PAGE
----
At times the markets seem to move so quickly that it is almost impossible to react while at other times trends grind on so slowly that one is lulled into a state of near paralysis. We tend to deal with the highs and lows of fear and greed by creating a variety of theses that form the foundation of our expectations. When the markets start to move fast we compare what is happening with what we believe should be happening and then either toss our theses out the door and start again or sit back, let the markets do their work, and enjoy the ride.

We continue to look forward to a time when the markets actually become simple and straightforward. We suspect that this may never happen but we do remain ever hopeful. Perhaps it is the advent of computer trading programs and black box systems that makes the markets jerk around so violently but the longer we do this job the more difficult and complex it seems to get.

Our opening ramble may well hide the fact that we are not quite sure what Friday’s trading was all about. It could reflect recent dollar strength which serves to slow the ascent of the commodity markets but it could also prove to be a conviction-testing correction in an ongoing trend. Do we dive out or dig in? Our thesis is and has been that the cyclical trend should remain robust through the end of the year although we can justify some amount of weakness in the Asian equity markets ahead of quarter end. For now we will stick with our thesis even as we check it and recheck it on a daily basis.

Below is a comparison between Citigroup (C) from 1990- 1992 and  yield index for 10-year U.S. Treasuries from 2008 to the present day.

The argument is that we have made a bottom for yields during the seasonally weak autumn time frame and that we could see a sharp rise for long-term yields into 2011. Given that collapsing asset prices and rising bond yields rarely go hand-in-hand our view remains that cyclical growth should remain positive.

Next we feature a chart of the ratio between the Bank Index (BKX) and S&P 500 Index (SPX) along with 3-month TBill yields. The idea is that if long-term yields rise sharply this should lead to an upward trend for TBill yields. If TBill yields rise above .25% the Fed will follow with a hike of the funds rate but for this to happen we would expect to see a period of much stronger relative performance by the banking shares carrying the BKX/SPX ratio to new recovery highs.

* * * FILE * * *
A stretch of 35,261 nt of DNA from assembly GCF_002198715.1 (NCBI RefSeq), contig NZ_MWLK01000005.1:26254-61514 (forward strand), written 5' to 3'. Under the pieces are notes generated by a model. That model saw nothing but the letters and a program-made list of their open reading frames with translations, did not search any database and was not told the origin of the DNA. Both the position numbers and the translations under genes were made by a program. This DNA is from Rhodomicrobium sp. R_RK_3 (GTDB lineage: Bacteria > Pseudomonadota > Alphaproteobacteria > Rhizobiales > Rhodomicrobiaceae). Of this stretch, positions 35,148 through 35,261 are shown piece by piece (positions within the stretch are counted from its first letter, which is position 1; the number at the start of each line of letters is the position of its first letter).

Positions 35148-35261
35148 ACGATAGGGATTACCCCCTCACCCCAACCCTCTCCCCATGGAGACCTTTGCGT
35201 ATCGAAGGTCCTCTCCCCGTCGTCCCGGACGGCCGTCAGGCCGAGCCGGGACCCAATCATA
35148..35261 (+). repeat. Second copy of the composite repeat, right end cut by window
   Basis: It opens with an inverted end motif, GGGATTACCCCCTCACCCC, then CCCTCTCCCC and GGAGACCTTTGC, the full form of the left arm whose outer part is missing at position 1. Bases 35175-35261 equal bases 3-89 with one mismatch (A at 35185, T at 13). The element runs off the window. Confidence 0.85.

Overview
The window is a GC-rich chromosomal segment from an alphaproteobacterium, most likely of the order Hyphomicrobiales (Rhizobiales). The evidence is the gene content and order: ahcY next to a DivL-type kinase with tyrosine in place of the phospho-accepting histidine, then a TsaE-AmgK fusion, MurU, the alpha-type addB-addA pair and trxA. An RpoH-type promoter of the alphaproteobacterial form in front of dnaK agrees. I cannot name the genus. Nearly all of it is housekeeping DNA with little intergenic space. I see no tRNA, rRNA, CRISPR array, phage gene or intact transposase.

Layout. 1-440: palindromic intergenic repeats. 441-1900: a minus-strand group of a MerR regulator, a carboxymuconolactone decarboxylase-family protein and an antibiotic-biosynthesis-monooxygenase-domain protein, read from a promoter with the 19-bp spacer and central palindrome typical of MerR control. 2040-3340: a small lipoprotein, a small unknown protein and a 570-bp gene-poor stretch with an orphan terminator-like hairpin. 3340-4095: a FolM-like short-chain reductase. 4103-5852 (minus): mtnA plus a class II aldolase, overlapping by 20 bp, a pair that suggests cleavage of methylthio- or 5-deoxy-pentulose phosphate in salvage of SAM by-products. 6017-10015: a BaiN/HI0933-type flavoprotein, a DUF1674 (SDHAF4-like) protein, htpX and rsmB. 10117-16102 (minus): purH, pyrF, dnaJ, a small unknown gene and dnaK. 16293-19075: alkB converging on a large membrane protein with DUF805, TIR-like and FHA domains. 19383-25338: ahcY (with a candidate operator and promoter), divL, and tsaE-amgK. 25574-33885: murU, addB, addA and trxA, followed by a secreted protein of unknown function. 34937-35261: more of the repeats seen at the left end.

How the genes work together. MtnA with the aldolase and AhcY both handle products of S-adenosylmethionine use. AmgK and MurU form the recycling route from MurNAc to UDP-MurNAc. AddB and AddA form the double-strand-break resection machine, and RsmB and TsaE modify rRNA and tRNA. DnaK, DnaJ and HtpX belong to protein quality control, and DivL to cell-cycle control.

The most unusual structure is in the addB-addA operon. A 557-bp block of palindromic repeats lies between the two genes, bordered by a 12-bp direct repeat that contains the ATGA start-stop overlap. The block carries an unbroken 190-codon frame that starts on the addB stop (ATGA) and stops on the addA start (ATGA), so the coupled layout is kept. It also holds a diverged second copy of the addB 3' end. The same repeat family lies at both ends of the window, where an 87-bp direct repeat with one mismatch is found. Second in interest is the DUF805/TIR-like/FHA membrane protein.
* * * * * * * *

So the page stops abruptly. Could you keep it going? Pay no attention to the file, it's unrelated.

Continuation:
Equity/Bond Markets

Gold prices declined rather sharply on Friday on an absolute basis but the gold/CRB Index ratio actually rose. The chart at top right compares the gold/CRB Index ratio to the share price of Japanese bank Mitsubishi UFJ (MTU).

The argument has been that the banks will start to do better once the gold/CRB Index ratio breaks firmly below its 200-day e.m.a. line. That has obviously not happened as of yet.

Below is a comparison between Japanese 10-year (JGB) bond futures and the ratio between MTU and the Nikkei 225 Index.

Why do we fixate over MTU and Japanese bond prices? This chart serves as something of an explanation. When Japanese bond prices are declining the share price of MTU rises relative to the Nikkei. Given that the Nikkei tends to rise relative to the S&P 500 Index during falling bond price trends this means that MTU is a markets outperformer.

Conversely when Japanese bond prices trend higher MTU tends to weaken relative to the Nikkei which, in turn, falls relative to the SPX. When bond prices are falling MTU is a stronger stock while when bond prices are rising… it is a dog’s breakfast.

Below we show the JGB futures and the share price of Panasonic (PC).

PC was supposed to bottom ahead of the peak for Japanese bond futures. So far, so good. When it crossed up through its 200-day e.m.a. line the JGBs were supposed to turn lower. Once again… so far, so good. The problem is that we still lack a certain amount of confirmation from this potential trend change. We would like to see PC’s 50-day e.m.a. line cross up through the 200-day (which happened last month) and then have PC break to new highs with a solid close above 15. This is the chart detail that we are focusing on when we run this comparison in the back pages.